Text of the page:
Quote of the week...please share your favourite line from Ayn Rand's writings

“Happiness is that state of consciousness which proceeds from the achievement of one's values.”

Thursday, May 28, 2009

Introducing Ayn Rand

Although you may find much more to read by searching Ayn Rand on wikipedia, here's a brief introduction to her motivations and her life...

Ayn Rand is one of the all time popular authors in the world. Over 30 million copies of her books have reportedly sold world wide so far. In the early 1990s, an opinion survey by Gallup for the United States Congressional Library found her to be the most influential author, second only to the Bible. Twenty years after her death, her books sell around hundreds of thousands copies each year. All the books she wrote are in print, and a few collections of her writings have been published posthumously.

Her books, particularly the fictions, are widely available in Indian bookshops. However, the most telling evidence in support of her popularity in India can be found in the availability of cheap pirated edition of her works, including non-fiction, on the streets of most major cities!

Ayn Rand was born in St. Petersberg, Russia on February 2, 1905. She managed to escape from the Communist regime in Soviet Union in 1925, and arrived in the US the following year. With hardly any knowledge of English, she slowly worked her way in Hollywood and mastered English while writing screenplays. She published her first novel - We the Living - in the mid-1930s. Set in Russia just after the communist revolution, it tells the story of three idealist people, their trials and tribulations.

It was after the publication of The Fountainhead in 1943, that she achieved wide recognition. The protagonists in the novel are "dedicated to exaltation of man's self-esteem and the sacredness of his happiness on earth", wrote Rand. It was not easy. The book was rejected by a dozen publishers before being accepted. The thirteenth publisher, Bobbs-Merrill, was about to reject it when the young editor who recommended the book for consideration, Archie Ogden, staked his job on The Fountainhead. When he heard the Bobbs-Merrill was about to reject the book he wired the head office: IF THIS IS NOT THE BOOK FOR YOU, THEN I AM NOT THE EDITOR FOR YOU. Ogden's wire convinced the company to buy the book. And the rest is history. The sales were slow to pick up, but as the word about the spread by mouth, it gradually started climbing the charts, staying at the top of the best seller list for 27 weeks.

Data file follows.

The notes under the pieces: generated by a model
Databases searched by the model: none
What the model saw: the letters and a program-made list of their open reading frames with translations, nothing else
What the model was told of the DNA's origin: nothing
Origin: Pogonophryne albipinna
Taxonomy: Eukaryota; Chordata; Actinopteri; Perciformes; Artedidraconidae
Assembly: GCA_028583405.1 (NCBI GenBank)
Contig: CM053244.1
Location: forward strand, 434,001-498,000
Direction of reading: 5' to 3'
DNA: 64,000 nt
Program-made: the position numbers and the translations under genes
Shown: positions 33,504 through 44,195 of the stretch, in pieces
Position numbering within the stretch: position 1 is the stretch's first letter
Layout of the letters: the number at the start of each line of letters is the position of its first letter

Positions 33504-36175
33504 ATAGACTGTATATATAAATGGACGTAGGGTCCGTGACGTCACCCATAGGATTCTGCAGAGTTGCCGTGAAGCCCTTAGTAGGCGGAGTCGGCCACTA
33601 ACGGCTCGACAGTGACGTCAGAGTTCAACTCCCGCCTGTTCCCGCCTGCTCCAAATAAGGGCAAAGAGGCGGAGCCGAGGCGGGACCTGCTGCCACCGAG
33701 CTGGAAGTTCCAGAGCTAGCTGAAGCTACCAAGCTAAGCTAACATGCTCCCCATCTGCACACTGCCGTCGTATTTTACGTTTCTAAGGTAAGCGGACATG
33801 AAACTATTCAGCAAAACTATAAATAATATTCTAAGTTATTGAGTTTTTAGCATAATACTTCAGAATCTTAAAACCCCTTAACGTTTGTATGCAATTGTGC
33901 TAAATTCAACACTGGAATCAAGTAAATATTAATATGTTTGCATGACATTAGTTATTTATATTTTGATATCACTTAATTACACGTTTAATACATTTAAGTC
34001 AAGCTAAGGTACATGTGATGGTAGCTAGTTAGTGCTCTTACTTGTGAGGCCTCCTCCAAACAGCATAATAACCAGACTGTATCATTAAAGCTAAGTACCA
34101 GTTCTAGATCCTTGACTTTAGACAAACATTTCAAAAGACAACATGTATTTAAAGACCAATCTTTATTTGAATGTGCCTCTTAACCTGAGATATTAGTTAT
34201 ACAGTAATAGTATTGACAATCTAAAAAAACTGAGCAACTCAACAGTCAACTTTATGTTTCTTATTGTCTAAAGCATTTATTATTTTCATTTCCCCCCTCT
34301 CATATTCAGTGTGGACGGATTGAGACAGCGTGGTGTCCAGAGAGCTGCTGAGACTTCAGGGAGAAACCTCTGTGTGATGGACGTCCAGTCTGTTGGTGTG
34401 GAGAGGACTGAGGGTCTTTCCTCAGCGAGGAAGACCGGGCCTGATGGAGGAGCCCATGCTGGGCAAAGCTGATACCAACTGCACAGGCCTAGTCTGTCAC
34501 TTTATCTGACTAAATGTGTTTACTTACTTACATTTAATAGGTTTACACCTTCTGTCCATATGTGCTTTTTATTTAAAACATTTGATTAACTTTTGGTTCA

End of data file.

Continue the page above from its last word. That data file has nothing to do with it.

Since then, millions of copies of The Fountainhead have sold, and over 50 years later it still sells a few hundred thousand copies annually. Writing about the lasting appeal of The Fountainhead, Rand said, "it is confirmation of the spirit of youth, proclaiming man's glory, showing how much is possible". Soon after its publication, the book was made in to a movie which is now available on video. A couple of years ago, the video was included among the 100 all time great videos by an entertainment magazine.

Then in 1957, came her magnum opus - Atlas Shrugged, a philosophical detective story in which Rand depicts the role of reason in man's life. In the last two decades of her life, Rand published many non-fiction works.

She died at her home in New York City in March 1982, at the age of 77. Her husband for over 50 years, Frank O’Conner, an artist, had died in 1979.

No comments:

Post a Comment